The 30th-anniversary edition of the Hong Kong Jewellery & Gem Fair opened Thursday amid an improvement in the local consumer market this year.
Sales of jewelry, watches, clocks and other valuable gifts in Hong Kong increased 1.2% year on year to $3.1 billion (HKD 24.19 billion) for the first four months of 2017, according to data the Census and Statistics Department released earlier this month. Sales rose 0.5% to $682.8 million (HKD 5.33 billion) in April, while total retail sales for the month were up 0.1% to $4.51 billion (HKD 35.2 billion).
The performance of the Hong Kong consumer market had slumped in the past two years amid weaker sentiment and a drop in tourist levels, especially from mainland China. But visitors increased 1.9% to 4.8 million in April, with tourist numbers from the mainland rising 1.8% to 3.5 million. For the January-to-April period, the tourist count jumped 3.2% year on year to 19 million, with Chinese visitors up 3.3% at 14.3 million.
“Retail sales held largely stable in April compared with year-ago levels, amid the sustained recovery of visitor arrivals,” a government spokesperson said earlier this month. “In recent months, the drag from the fall in tourist spending eased, and local consumer sentiment continued to hold up well.”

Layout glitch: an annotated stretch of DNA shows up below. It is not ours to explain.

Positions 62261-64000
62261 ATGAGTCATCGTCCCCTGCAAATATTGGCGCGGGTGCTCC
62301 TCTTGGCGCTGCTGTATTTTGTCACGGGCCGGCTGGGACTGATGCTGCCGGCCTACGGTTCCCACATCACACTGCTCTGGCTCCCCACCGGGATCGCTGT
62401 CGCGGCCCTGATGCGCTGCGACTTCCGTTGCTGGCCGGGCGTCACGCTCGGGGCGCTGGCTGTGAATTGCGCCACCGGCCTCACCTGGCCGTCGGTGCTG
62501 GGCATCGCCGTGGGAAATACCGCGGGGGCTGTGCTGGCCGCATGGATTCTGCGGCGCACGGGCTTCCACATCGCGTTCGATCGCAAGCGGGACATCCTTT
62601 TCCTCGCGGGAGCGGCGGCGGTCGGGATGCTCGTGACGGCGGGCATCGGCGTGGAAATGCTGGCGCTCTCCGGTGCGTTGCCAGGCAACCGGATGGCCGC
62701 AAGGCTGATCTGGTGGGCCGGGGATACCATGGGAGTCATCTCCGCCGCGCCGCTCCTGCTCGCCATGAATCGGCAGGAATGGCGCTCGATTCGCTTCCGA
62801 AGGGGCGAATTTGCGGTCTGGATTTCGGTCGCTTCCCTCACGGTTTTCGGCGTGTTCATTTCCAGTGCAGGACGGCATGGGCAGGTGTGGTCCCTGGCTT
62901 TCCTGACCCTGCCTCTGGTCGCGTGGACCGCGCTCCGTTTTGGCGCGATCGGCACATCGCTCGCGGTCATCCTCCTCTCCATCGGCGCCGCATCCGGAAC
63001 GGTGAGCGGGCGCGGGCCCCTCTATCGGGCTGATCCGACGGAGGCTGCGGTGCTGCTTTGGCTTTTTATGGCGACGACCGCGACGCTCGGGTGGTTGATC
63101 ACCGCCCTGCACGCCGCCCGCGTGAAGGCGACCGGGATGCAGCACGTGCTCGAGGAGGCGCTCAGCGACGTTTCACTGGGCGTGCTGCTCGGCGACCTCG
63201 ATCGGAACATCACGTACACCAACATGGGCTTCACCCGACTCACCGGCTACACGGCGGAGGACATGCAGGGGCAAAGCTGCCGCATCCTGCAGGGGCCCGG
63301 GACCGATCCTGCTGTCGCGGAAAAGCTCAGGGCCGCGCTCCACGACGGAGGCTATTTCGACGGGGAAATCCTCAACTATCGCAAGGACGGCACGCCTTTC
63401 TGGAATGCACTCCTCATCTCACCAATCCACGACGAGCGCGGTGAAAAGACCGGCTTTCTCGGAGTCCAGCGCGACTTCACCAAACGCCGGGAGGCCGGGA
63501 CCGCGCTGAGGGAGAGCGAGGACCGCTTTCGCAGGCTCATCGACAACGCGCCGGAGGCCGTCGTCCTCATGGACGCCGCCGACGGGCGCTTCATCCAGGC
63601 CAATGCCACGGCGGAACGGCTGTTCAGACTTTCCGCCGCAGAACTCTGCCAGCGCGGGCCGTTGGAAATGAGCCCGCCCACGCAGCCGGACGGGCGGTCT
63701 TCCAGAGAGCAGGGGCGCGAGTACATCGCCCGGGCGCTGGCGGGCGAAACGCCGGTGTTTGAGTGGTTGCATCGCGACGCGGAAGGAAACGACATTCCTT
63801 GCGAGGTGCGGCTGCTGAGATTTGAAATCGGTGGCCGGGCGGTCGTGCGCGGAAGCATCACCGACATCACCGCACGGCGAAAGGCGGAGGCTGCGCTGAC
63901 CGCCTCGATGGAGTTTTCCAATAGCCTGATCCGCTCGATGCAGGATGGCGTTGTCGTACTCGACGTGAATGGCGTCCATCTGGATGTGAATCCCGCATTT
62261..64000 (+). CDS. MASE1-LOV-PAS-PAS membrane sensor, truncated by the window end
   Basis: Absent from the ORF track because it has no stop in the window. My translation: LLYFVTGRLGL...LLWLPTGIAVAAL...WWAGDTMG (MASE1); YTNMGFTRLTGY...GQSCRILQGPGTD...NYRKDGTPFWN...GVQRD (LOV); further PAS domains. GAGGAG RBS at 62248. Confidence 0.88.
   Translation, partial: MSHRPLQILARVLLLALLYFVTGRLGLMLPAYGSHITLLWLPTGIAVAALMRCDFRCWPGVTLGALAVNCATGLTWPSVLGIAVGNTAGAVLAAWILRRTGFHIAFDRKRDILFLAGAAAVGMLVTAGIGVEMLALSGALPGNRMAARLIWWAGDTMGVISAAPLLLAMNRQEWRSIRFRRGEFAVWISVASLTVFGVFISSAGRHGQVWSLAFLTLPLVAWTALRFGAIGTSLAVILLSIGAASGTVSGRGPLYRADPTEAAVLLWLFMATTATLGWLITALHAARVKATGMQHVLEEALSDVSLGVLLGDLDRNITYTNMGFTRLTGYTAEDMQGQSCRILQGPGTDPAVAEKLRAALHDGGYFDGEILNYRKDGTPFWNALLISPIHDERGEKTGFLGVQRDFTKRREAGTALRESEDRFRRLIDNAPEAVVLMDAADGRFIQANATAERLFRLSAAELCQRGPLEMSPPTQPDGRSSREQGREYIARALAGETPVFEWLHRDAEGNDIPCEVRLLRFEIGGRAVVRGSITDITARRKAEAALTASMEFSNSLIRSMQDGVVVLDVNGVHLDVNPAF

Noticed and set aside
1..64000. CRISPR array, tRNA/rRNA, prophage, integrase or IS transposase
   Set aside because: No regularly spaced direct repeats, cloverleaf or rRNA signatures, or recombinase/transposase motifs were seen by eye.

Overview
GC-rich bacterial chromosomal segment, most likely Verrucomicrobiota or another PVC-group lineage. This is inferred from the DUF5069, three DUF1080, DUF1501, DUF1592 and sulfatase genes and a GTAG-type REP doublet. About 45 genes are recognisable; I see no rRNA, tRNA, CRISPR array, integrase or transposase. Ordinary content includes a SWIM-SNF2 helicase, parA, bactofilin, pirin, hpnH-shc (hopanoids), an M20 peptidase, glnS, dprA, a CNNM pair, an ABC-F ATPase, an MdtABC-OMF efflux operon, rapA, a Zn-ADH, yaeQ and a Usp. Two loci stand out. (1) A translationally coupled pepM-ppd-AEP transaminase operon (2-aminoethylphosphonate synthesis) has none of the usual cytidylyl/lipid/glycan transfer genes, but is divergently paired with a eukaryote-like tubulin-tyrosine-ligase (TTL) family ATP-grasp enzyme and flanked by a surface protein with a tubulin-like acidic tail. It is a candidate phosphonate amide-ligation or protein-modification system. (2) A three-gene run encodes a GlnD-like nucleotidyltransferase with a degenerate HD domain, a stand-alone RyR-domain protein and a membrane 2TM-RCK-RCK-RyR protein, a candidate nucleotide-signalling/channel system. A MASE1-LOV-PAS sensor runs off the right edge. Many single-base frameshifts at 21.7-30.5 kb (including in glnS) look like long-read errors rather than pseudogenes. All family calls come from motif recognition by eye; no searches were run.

However, the short-term outlook for retail sales will depend on how well the tourist industry continues to recover and whether external uncertainties such as the potential increase in US interest rates will impact consumer sentiment in Hong Kong, the spokesperson explained.
The Hong Kong June show, while less important than the March and September editions, has attracted an estimated 2,100 exhibitors from around the world, and features 18 pavilions representing national and jewelry-trade organizations.
“The participation of exhibitors from 40 countries and regions shows that the June fair is the most important mid-year jewelry event in Asia,” said Celine Lau, director of jewelry fairs for organizer UBM Asia.
The show will run through Sunday.
Source: Rapaport, Image: Telegraph